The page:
Previous studies indicate the detection of MMP-20 in experimental animals during the secretory stage (Bourd-Boittin et al.; Caterina et al., 2002). In this study upper and lower jaws of human fetuses were used to identify patterns of localization of MMP-20 during the formation and mineralization of enamel.

MMP-20 has unique structural and enzymatic features enabling the degradation of amelogenin, which is the largest component of the organic matrix of the enamel and therefore is believed to play an important role during enamel development (Bourd-Boittin et al.). Our results agree with this approach since it was observed the presence of MMP-20 around the crystals or enamel prisms (Fig. 2D). The role of MMP-20 expressed by odontoblasts remain unknown (Bourd-Boittin et al.). In this study the expression of MMP-20 in the presecretor, secretory and ameloblast maturation stadiums, as well as into odontoblasts were observed. For this, one should consider that these cells have a different origin; epithelial to ameloblasts and cells derived from the neural crest to the odontoblasts and that each cell type produces different matrices, respectively enamel and dentin. In studies, using scanning electron microscopy and in situ hybridization was observed that enamelysin is secreted by ameloblasts and odontoblasts within enamel and dentin matrices (Bourd-Boittin et al.; Furkae et al., 1996).

In this work, it was noted that the papilla odontoblasts also express high levels of enamelysin, by the above; it is believed that the MMP-20 may be involved in the dentine formation process.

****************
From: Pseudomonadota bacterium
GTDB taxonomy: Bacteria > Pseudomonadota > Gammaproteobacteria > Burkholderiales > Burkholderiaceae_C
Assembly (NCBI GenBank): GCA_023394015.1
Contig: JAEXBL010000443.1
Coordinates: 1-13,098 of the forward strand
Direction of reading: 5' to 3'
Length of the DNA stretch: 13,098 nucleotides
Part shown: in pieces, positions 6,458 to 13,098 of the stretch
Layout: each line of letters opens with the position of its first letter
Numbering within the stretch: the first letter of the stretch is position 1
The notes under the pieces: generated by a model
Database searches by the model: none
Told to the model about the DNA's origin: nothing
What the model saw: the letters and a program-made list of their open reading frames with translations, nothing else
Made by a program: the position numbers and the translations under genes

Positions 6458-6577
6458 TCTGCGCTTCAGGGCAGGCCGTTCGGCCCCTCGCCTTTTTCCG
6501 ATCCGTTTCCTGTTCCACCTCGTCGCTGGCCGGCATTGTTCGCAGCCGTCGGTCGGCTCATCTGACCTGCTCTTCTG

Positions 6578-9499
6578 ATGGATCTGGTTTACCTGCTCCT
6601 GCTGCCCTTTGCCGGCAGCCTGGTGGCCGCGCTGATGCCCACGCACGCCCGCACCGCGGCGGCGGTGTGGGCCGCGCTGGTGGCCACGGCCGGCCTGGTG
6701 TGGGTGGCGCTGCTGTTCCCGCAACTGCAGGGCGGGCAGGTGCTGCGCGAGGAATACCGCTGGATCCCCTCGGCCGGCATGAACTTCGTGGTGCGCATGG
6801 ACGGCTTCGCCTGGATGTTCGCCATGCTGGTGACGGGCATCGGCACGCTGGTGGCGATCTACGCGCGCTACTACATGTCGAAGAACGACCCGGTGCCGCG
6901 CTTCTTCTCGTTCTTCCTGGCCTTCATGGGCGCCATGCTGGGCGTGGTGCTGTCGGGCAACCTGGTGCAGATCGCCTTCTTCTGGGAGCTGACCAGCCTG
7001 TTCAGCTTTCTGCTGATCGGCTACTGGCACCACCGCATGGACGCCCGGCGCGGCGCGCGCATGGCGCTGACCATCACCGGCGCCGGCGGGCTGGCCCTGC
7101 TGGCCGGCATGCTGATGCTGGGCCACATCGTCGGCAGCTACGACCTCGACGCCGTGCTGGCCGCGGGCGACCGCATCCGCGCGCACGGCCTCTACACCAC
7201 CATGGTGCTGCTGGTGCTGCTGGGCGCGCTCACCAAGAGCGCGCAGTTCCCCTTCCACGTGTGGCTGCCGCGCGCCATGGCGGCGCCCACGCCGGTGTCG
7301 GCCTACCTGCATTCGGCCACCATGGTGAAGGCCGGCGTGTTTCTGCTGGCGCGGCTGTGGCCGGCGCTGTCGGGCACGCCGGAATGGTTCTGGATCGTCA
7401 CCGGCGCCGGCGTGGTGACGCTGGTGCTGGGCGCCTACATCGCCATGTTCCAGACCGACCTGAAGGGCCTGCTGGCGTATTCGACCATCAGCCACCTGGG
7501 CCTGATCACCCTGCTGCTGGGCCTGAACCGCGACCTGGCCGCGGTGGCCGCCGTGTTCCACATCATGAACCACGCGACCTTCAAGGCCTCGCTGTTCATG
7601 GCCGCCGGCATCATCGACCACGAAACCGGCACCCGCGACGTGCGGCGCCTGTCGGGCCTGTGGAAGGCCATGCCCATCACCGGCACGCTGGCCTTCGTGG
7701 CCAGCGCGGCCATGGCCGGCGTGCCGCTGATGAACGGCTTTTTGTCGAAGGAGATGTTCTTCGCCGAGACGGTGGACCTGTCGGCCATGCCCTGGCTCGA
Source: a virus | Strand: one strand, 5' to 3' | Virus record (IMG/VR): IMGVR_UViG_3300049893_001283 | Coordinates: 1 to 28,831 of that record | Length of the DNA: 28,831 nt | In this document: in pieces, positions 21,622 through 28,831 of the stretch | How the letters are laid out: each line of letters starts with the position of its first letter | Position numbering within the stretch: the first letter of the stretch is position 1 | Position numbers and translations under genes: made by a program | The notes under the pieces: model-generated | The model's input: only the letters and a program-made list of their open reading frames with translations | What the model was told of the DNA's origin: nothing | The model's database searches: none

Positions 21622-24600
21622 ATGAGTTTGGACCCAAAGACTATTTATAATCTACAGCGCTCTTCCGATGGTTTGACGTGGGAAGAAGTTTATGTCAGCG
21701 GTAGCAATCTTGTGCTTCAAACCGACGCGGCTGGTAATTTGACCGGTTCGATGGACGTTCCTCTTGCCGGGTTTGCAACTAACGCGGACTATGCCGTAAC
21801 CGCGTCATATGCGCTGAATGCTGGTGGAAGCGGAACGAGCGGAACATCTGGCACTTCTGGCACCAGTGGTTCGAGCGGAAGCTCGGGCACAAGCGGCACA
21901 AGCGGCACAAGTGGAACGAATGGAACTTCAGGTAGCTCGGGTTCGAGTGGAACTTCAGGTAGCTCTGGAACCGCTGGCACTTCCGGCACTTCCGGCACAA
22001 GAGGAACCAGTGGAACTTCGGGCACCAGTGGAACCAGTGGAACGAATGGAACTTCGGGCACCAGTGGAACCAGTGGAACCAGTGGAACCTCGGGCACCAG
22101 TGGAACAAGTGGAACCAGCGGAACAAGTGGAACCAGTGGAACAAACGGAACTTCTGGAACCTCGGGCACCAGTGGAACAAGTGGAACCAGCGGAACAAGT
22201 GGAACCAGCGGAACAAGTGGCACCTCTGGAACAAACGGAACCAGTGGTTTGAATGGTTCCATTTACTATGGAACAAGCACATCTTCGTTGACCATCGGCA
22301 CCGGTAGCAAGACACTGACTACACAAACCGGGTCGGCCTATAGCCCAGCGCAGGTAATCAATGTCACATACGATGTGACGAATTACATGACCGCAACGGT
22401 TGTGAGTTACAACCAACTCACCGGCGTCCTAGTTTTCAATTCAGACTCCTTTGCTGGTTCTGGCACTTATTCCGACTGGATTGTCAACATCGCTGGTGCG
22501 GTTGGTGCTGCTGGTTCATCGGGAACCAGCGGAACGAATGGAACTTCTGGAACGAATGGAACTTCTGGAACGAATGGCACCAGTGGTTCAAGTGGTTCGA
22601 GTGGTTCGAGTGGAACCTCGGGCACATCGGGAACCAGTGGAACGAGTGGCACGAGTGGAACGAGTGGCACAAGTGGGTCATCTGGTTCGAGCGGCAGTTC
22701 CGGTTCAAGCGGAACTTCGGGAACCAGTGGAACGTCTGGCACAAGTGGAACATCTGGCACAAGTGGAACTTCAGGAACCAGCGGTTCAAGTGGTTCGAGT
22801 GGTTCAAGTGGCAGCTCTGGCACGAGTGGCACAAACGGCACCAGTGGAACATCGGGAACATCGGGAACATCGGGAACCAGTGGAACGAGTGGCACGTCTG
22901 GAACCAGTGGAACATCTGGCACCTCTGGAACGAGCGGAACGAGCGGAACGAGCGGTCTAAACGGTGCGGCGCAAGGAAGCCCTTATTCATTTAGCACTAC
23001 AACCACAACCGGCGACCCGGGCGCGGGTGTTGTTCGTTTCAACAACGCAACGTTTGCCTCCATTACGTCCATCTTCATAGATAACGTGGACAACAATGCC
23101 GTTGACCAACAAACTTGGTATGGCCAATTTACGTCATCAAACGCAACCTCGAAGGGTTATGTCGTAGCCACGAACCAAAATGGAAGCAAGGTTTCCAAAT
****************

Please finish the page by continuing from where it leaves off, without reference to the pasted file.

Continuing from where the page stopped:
MMP-20 is expressed in functional odontoblasts during the initiation of predentine secretion, continuing after the mineralization of dentine in mature odontoblasts of mouse (Bourd-Boittin et al.). In this study slight expression of MMP-20 was observed from presecretor stadium during the differentiation stage (Fig. 1D) increasing its expression in secretory and maturation stage (Figs. 2B and 2D).

The presence of MMP-20 in odontoblasts and ameloblasts might indicate that pre-odontoblasts and pre-ameloblasts share the same basal membrane and degrade products trapped in the formation of dentin (Bourd-Boittin et al.). Our results showed slight expression of MMP-20 in the basal portion of the ameloblasts in the presecretor stadium during morphogenic stage (Fig. 1C), indicating the start of its discharge into the cell before the enamel organic matrix production, with subsequent presence of MMP-20 in odontoblast and immature dentin matrix, the above suggests its involvement in the formation of immature dentinal tissue (Fig. 2B).


The results of this research show the localization of MMP-20 in development of human tooth germ and provides the basis for future research on the process of formation of dental organs. In summary, we suggest that MMP-20 can play an important role in the early development of the dental organ by creating protein cleavage products that are necessary for the formation of enamel and dentin.


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Correspondence to:

Francisco Javier Gutiérrez Cantú

Av. Manuel Nava 2
San Luis Potosí, S.L.P.
Postal Code: 78290.


Recibido : 10-07-2014
Aceptado: 29-09-2014